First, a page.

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Q&A with Dr. Sandra Steensels

Institution: Weill Cornell Medicine
Project Title: Thioesterase-mediated Control of Hepatic Lipid and Glucose Homeostasis

1. What is your first memory/experience of wanting to be involved in scientific research?

My fascination for scientific research started at an early age. My grandmother suffered from rheumatoid arthritis for as long as I can remember. This impacted her quality of life since she was limited in her mobility. However, about 10-15 years ago she was able to enter a clinical trial for new anti-inflammatory drugs at the research hospital of the KU Leuven and since then she has made tremendous progress. Now she can even travel to different countries with my grandfather and explore new cultures while before she had trouble getting around the house. Witnessing her progress inspired me and made me want to impact the health of people in a similar manner as new drug developments have improved the quality of life for my grandmother.

2. How did you learn that you had won an ALF Research Award?

When I got to the lab in the morning my colleague wished me congratulations. She informed me I was selected for the ALF Research Award.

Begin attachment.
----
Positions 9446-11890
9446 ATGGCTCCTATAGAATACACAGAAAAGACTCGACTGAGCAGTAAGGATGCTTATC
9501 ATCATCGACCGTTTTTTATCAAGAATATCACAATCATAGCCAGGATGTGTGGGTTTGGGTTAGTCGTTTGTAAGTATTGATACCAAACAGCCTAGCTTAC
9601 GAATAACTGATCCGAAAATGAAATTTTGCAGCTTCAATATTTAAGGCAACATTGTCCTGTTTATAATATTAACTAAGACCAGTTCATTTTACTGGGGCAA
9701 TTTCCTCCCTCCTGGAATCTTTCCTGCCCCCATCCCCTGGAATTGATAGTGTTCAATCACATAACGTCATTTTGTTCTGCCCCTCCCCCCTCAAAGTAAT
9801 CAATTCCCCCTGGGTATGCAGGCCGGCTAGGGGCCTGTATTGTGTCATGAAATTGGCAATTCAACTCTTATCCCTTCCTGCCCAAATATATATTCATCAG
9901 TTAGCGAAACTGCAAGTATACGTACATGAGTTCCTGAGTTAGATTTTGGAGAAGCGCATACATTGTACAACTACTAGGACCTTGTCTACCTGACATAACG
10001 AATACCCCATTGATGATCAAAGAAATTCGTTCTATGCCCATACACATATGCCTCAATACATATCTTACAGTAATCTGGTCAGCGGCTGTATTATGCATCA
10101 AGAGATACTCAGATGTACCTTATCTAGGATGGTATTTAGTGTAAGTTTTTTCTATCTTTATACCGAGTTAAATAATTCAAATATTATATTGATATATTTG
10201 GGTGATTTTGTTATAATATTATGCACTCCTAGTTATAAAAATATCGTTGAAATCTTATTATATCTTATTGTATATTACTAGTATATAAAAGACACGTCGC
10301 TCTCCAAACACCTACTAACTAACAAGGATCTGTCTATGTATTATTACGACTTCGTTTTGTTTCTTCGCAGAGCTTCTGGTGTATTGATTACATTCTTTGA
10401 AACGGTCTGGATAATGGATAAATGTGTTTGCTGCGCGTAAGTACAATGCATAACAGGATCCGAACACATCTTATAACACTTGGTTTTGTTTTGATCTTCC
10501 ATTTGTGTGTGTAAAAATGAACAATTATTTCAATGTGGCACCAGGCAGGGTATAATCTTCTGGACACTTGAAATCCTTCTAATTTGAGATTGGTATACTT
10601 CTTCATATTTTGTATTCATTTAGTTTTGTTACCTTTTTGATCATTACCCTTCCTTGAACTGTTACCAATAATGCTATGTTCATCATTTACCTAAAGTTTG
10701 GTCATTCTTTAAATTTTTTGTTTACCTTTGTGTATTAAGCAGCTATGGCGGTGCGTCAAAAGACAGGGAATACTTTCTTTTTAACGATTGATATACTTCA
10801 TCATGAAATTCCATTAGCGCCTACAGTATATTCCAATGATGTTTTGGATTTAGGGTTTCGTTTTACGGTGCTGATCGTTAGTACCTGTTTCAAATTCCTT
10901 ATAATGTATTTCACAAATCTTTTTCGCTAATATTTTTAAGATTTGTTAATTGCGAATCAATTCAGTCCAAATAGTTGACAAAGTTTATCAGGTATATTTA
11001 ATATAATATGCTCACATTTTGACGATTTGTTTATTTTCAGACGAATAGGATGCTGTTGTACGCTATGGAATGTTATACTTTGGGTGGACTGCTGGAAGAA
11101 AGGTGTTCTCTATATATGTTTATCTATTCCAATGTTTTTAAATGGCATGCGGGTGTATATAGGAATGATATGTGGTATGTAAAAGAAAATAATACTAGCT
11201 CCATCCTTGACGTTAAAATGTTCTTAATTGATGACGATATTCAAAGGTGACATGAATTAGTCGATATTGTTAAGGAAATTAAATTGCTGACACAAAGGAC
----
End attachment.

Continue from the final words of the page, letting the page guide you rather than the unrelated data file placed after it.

3. Describe your Research Award Project in very simple (layman) language?

I am specifically interested in characterizing a novel regulator of hepatic lipid and glucose metabolism.

4. What do you hope your research project will lead to:

a. In the short term?

My research project should identify and highlight the metabolic role of acyl-CoA thioesterase 9

b. In its overall contribution to a specific area of liver research?

I hope to identify new molecular targets that will prove useful towards our understanding and management of non-alcoholic fatty liver disease and type 2 diabetes.

5. How did you first hear about the ALF Research Award Program

My mentor was selected to receive the ALF award during his postdoctoral training and he encouraged me to also apply.

6. What is the one thing you would like readers to know about why liver research is so important?

Liver disease is an important cause of morbidity and mortality in the United States, affecting persons of all ages, but most frequently individuals in the productive years of life, between the ages of 40 and 60 years. Therefore medical research in liver disease will result in major improvements in the survival and quality-of-life of patients with liver disease.


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